Endangered Species Fair at Benton High School is One-of-a-Kind

Endangered species are getting some much needed love and attention from AP Environmental Science classes at Benton High School.  Lead by their teacher, Kellie Harper, the ambitious students built an impressive array of displays featuring a variety of critically at-risk creatures to be presented for judging.

“The kids need to realize that their actions affect others,” Mrs. Harper said in regards to why she feels that this project is such an important part of each semester. “As stewards of what we have, we have to put others first. When you realize that there are all these wonderful species out there and they’re being endangered, some of them because of us, it gives them (the students) perspective and helps them to understand that this world is not about me and I’m not the center of everything.”

The students seem to have embraced this concept through their explorations. Raelee Craft is a freshman at Benton High School who participated in the fair. The endangered species she chose to study was the Red-cockaded Woodpecker.

“We learn that there are ways that we can live our own life to where we can protect these species.” Raelee said. “I’ve learned how critical these species are to the ecosystems they live in and how our activities affect them.”

Raelee said that a major contributor to her species’ endangered status is deforestation, which is common to the decline of many of the species on display.

Abigail Petermann is also a freshman, and she presented her project on the Pygmy Raccoon.

“The Pygmy Raccoon usually live in the forests and the coastal areas around the island. And, like Raelee said, a lot of their habitat loss is due to deforestation, because of agricultural or urban development.”

Mrs. Harper encourages her students to reflect on the factors leading to the endangerment of their species in hopes that they can make subtle changes in their lives that could yield a collective impact.

“If we learn to manage ourselves and discipline ourselves to not be wasteful in our general lives, then everything else will take care of itself,” she said.  “There’s not a whole lot that I can do to save some African Rhino, but I can recycle and I can turn down a straw at Sonic and drink out of a cup. I can ask for paper bags instead of plastic. I can not throw my junk out on Benton Road.”

Another rare animal who got some recognition at the fair was the Andean Bear of South America, presented by Christina Summers. Christina thinks that projects like this lend to the appreciation of subject matter that might otherwise be overlooked.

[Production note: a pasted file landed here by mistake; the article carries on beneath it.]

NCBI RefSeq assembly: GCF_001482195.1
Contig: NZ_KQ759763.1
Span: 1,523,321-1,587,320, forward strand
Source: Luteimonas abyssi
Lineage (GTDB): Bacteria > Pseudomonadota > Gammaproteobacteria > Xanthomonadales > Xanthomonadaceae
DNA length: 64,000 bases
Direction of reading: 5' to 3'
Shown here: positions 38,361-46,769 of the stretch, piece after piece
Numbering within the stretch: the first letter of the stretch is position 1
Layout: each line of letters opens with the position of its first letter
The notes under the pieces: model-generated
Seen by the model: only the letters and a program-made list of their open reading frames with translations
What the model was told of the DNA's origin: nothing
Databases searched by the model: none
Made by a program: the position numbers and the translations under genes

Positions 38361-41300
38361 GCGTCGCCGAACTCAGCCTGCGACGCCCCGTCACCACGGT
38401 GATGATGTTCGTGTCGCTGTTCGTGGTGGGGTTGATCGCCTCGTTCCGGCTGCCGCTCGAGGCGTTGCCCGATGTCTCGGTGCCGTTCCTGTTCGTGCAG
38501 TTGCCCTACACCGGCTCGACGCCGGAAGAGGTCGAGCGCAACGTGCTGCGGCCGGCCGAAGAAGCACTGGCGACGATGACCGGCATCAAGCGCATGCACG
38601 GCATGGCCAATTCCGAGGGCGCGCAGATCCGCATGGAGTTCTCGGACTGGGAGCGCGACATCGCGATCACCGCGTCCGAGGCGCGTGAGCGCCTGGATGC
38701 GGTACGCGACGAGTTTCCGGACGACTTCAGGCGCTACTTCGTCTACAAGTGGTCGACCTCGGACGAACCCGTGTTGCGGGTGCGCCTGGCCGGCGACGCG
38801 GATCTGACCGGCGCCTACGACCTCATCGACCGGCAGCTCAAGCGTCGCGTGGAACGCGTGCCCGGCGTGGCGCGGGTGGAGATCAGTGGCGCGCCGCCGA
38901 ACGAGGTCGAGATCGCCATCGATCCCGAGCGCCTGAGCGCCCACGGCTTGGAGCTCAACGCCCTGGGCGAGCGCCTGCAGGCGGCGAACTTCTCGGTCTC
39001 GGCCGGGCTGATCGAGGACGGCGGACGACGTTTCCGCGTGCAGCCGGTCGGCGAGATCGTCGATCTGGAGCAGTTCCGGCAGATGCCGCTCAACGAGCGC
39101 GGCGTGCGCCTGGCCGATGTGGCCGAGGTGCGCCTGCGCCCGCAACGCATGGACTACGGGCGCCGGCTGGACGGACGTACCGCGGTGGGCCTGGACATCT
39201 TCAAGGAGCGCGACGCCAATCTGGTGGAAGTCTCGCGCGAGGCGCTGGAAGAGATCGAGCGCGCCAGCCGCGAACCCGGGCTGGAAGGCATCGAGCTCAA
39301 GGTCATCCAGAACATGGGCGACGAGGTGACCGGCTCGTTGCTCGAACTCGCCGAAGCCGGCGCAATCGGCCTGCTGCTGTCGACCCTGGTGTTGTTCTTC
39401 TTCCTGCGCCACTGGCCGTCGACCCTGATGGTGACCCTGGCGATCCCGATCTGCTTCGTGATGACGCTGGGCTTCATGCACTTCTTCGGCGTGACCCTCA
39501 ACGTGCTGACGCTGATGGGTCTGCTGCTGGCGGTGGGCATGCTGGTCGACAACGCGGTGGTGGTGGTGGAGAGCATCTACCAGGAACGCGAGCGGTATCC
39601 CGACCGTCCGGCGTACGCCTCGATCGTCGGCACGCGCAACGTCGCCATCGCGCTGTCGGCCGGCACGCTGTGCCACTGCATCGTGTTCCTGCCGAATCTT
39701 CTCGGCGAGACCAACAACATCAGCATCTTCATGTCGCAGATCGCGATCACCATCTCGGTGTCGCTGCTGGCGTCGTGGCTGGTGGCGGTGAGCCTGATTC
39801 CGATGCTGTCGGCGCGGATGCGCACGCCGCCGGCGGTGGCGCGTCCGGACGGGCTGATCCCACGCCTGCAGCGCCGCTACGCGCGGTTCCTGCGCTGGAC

“I think that doing stuff like this, to where it raises awareness, is important,” Christina explained. “I didn’t even know that there was such a thing as an Andean Bear, so I didn’t know there was a problem to begin with. And this project helped with bringing awareness to things like that and also into our own lives.”

The impact of this study for the 3 young ladies that were interviewed is impressive. Raelee’s interest in veterinary medicine for exotic animals was fueled by learning about so many vulnerable and poorly-known species. Abigail’s passion for science is leading her to consider a career in zoology, even though she is also very interested in studying psychology.  Christina is an aspiring photographer who can envision capturing the images of rare and endangered species for publications like National Geographic.

Aside from learning the importance of curtailing our wasteful habits, the students also agreed that the endangered animals’ specific circumstances are too often misunderstood by the general public.

“I thought that raccoons were pests,” Abigail reflected. “That in all parts of the world, nobody likes them because they would just eat garbage. And I thought there was plenty of them! But with learning about the Pygmy Raccoon, there only about 90 left in the whole world. And to help with this particular type of raccoon would help their entire habitat, because without them, their whole habitat would fall apart.”

The reach of this project will no doubt cause changes in the behavior of the students participating as well as those they share their knowledge with. And with bright young minds like Raelee’s, Abigail’s and Christina’s in the capable and caring hands of teachers like Mrs. Harper, the future is looking optimistic: Not just for the species on the endangered list, but for our society as a whole as well.

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